Saline Schools Amended Budget Shows Surplus, But Financial Good News May Be Short-lived
The COVID-19 pandemic was supposed to wreak financial havoc on school districts.
For now, at least, the opposite has happened. It appears that for the second straight year, the Saline Area Schools district's fund balance will grow. School officials, however, warn that more challenging days lay ahead.
At Tuesday's Board of Education meeting, Miranda Owsley, Saline Area Schools Assistant Superintendent for Finance, presented an amended budget to the board.
This summer, the board adopted a $63.8 million budget that included a $1,169,087 deficit. But revenues are up by $2,050,000 - mostly due to $1,886,100 in one-time COVID-19 money from the federal government. Expenditures were also down about $225,000, despite a nearly $600,000 increase in maintenance and operations. The result is an amended budget that now shows a $1.2 million surplus instead of a $1.2 million deficit. So the fund balance would rise to $4,147,000 - or 8.4 percent of total general fund expenditures.
Owsley said without concrete information, the district budgeted cautiously.
"We had a lot of unknowns at that time. The state had not given us any indication of where they were going predicting shortfalls in the millions and the billions at the state level," Owsley said.
As it turned out, per-pupil funding from the state remained the same, at $8,133. The state also changed its enrollment formula, so that 75 percent of the count was based on last year's enrollment, protecting districts from COVID-19-related withdrawals.
Despite the $2.4 million budget swing, Owsley cautioned things may change.
"We're coming into the winter months and we're still pretty early in terms of spending," Owsley said. "We really need to get through this winter."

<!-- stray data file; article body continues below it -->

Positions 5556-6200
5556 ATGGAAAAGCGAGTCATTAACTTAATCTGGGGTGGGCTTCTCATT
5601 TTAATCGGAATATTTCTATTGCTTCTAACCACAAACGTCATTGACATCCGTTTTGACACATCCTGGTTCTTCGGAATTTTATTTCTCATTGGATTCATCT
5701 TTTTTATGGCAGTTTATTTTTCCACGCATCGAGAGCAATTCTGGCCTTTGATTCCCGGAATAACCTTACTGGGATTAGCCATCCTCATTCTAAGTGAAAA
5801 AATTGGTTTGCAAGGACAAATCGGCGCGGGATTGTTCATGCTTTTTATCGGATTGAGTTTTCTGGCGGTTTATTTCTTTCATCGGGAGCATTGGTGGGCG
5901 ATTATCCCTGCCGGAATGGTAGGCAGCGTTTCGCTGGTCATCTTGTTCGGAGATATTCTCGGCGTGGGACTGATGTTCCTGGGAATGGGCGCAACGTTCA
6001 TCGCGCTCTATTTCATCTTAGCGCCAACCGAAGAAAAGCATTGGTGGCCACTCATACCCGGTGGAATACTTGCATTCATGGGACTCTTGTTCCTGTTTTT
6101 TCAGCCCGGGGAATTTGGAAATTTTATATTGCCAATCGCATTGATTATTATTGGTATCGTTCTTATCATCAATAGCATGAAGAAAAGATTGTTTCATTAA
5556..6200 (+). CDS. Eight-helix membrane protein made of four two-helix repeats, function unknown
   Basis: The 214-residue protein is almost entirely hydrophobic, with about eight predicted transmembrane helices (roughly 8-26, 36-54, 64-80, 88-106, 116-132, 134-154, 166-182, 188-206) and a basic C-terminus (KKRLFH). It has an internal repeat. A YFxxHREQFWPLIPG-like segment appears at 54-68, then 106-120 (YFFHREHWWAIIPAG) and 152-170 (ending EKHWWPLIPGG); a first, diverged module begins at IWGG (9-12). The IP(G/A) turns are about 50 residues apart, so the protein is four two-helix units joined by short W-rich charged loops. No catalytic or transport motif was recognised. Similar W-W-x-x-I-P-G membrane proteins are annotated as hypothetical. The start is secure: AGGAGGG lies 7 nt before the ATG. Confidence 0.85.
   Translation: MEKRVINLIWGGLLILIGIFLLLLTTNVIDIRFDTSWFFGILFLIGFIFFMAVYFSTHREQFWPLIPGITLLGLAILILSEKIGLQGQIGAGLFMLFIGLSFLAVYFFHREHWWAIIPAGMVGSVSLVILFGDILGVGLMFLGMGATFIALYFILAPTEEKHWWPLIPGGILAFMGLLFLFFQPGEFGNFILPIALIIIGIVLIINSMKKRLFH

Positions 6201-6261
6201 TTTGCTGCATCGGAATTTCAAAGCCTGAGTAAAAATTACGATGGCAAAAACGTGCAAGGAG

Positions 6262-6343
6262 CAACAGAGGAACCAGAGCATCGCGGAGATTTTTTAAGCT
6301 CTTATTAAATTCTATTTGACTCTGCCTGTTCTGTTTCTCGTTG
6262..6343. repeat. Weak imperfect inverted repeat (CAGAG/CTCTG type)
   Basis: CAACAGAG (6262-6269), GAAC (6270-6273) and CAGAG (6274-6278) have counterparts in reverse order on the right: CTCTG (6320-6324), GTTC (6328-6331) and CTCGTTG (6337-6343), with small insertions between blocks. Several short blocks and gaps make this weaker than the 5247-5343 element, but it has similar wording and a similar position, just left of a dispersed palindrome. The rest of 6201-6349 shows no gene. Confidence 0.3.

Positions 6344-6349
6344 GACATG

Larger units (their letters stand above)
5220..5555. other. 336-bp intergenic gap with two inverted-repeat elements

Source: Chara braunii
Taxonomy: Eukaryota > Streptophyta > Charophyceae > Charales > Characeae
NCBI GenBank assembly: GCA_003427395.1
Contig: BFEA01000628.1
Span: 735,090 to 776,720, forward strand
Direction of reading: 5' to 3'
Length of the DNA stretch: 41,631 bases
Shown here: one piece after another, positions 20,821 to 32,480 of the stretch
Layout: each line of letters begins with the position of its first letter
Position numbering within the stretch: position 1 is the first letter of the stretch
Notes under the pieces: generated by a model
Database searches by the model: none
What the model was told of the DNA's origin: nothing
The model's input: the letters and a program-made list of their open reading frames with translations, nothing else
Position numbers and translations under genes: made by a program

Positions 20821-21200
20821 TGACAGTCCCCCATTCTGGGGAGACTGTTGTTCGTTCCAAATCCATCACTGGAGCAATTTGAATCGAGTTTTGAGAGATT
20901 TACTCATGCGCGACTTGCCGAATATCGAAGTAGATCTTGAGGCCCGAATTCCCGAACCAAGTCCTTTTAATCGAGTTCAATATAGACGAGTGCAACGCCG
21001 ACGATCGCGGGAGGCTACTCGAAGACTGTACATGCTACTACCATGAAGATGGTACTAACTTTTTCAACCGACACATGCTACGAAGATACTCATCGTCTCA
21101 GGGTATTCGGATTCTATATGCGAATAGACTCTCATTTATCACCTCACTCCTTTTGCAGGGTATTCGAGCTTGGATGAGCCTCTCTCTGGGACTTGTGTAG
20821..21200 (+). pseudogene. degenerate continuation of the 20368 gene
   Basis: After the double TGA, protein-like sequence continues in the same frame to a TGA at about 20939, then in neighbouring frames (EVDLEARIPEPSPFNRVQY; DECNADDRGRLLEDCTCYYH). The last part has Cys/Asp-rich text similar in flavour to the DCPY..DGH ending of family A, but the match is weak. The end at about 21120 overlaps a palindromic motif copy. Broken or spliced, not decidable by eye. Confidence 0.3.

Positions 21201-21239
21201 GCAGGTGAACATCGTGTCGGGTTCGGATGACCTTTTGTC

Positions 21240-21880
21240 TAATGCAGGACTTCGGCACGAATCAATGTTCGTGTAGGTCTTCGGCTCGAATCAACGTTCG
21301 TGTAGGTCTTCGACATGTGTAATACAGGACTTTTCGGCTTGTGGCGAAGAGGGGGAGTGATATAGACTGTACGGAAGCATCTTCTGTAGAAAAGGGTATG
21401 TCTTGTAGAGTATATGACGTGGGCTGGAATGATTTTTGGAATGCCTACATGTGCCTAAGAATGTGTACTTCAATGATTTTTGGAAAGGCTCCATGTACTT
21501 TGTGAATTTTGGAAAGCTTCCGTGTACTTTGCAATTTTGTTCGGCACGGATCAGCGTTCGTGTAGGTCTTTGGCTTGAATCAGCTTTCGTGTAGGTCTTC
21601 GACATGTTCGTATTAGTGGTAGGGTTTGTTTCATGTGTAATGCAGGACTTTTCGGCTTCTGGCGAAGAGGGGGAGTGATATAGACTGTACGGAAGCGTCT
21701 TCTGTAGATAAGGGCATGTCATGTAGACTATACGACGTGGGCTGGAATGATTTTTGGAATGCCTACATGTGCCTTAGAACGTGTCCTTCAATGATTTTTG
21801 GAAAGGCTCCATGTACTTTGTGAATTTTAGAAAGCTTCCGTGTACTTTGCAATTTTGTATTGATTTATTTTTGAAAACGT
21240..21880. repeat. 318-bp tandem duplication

Owsley pointed to utility bills, current contract negotiations, potential rollbacks to virtual learning as factors that could impact the budget. It's also not quite clear exactly how much cleaning and disinfecting will add to the district's budget.
The board adopted the amended budget by a 7-0 vote.
Superintendent Scot Graden commended the board for adopting a tough budget when so much was unknown. He also praised the teachers and support staff unions for being ready to offer concessions if they were required to get the school year started. Ultimately, Graden said, the concessions weren't needed.
"I don't want it to get lost that we worked together in that moment when we most needed it, so that we did not make reductions that would have further harmed our students. We were able to work together and there was a level trust that allowed us to have that opportunity...and allowed us to get today, when we're building a foundation to deal with what will probably be a much larger problem down the road," Graden said.
Trustee Dennis Valenti, of head of the board's finance committee, suggested there will likely be larger problems down the road.
"We got 1.9 million dollars in the current fiscal year budget that are one-time dollars - federal COVID relief fund dollars. If we take that money out, we're going to have a deficit of somewhere around $700,000," Valenti said. "We're not gonna get this 1.9 million dollar year after year. We don't want to fool ourselves into thinking we've got this great surplus here when reality is we have a deficit from ongoing operations."
Valenti also referred to a Wall Street Journal article suggesting states are facing the biggest cash crisis since the Great Depression. The article suggested Michigan will face a $2 billion shortfall in the next fiscal year.